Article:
British hedge fund manager Crispin Odey is short gilts.

The perma bear fund manager and founding partner of Odey Asset Management known for his almost always bearish outlook and big short plays (which made him a jolly 28 million pounds in the 2008 financial credit crunch crisis) is at it again.

The “business big shot” (that is the title given to him by the Times newspaper 2008) latest gamble is on a sharp sell-off in UK government debt. Put simply, Crispin Odey is short gilts in a mammoth way.

How big?
Crispin Odey is short gilts to the tune of more than the entire value of his portfolio.

The multimillionaire money manager has amassed a leveraged short position against long-dated bonds worth 154.8 percent of the €173m net total value of his European fund’s assets, according to investor documents seen by the Financial Times.

Crispin Odey is short gilts to the tune of more than the entire value of his portfolio.

Crispin Odey is short gilts in a make or break trade.

But if Crispin Odey is short gilts in a high stakes play then should other daring traders/investors copycat the trade?

Crispin Odey is short gilts but his pessimistic calls have not always been bang on the money.

Okay, so Crispin Odey big short in 2008 was a one-shot 28 million pounds profit. But following 2008 the perma bear money manager shorts got steam-rolled by the central bank’s policy to pump trillions of dollars on liquidity into the market through its asset purchase program, particularly sovereign bonds.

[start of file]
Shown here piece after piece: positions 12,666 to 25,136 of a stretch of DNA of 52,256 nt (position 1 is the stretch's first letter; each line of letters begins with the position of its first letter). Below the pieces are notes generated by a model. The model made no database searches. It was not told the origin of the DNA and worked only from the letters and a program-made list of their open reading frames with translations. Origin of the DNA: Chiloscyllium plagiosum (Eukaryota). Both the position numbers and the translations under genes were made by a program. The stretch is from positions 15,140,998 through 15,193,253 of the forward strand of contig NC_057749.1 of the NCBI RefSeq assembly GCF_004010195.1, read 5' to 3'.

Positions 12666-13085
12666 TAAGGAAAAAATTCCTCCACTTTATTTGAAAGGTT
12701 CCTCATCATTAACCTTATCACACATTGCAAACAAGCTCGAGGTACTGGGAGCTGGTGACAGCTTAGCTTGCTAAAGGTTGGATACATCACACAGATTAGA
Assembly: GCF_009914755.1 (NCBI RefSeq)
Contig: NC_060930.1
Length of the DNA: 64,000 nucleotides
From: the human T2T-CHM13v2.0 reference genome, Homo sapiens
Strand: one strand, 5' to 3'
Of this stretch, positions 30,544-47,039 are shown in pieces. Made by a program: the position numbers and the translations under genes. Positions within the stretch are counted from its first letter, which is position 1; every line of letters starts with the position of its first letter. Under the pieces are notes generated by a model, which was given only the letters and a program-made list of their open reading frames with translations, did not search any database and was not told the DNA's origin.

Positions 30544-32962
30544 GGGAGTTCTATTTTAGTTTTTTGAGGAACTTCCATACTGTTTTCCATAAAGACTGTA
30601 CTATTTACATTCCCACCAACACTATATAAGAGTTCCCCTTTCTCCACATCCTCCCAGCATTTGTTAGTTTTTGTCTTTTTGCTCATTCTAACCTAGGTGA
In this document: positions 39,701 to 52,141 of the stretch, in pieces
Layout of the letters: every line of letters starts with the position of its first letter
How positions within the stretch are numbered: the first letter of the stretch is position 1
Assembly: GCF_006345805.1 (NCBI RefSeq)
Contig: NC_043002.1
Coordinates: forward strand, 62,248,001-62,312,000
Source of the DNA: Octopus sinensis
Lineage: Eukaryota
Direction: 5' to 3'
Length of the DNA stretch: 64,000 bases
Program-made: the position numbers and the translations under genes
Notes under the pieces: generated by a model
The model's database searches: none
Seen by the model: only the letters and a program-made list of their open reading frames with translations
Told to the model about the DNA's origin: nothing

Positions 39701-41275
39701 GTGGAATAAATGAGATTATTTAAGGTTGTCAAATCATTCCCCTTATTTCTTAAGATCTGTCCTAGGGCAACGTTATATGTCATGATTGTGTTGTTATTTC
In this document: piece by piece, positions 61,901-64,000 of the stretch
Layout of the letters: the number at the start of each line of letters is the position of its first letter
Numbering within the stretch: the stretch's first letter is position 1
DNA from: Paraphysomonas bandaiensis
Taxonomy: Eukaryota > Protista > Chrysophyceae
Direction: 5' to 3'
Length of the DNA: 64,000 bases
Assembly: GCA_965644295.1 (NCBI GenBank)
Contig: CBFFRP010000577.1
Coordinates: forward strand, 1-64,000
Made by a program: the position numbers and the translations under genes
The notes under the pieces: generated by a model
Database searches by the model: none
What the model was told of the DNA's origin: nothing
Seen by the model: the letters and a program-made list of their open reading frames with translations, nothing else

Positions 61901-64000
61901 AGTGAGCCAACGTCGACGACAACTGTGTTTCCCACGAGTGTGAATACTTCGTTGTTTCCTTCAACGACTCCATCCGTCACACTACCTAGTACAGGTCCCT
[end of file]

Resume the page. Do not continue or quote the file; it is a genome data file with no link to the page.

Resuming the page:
The programme was known as quantitative easing (QE) and it was a coordinated effort by the main western aligned central banks (Fed, ECB, BoE, and BoJ ) to keep asset prices propped up with an unprecedented amount of liquidity.

Crispin Odey big short in 2008 was a one-shot 28 million pounds profit

RAY DALIO

So while Crispin Odey is short gilts today his previous short position (post-2008 financial crisis) resulted in several years of painful losses caused by bearish bets gone wrong, courtesy of the central bank’s QE programme. For example, Odey Asset Management lost 49.5 percent loss in 2016 and another 21.7 percent loss last year, 2017.

The bears didn’t anticipate the role central banks would play (through QE) to keep asset prices buoyant. In fact, traders who took out short positions ended up being part of a bear short squeeze rally. Short traders were forced to cut their losses, close their short position, in other words, buy (join the bull party) at a loss. QE bled a lot of bears out of the market and wiped out many bear funds.

The value of assets managed by Crispin Odey’s flagship Odey European fund has dropped from €2.5bn at the start of 2015 to €173m.

Nevertheless, Crispin Odey is short gilts. Could the pain (of the previous years) mean future gains? Lately, I string of money managers have turned bearish. Take for example Ray Dalio’s Bridgewater $22bn European ‘big short’or Bill Gross view “that it is the market’s last dance”.

Crispin Odey is short gilts at a time when a raft of other world top money managers are turning bearish too so perhaps the tide is turning, bearing in mind that Crispin Odey fund has made a strong start to 2018, gaining 12 percent.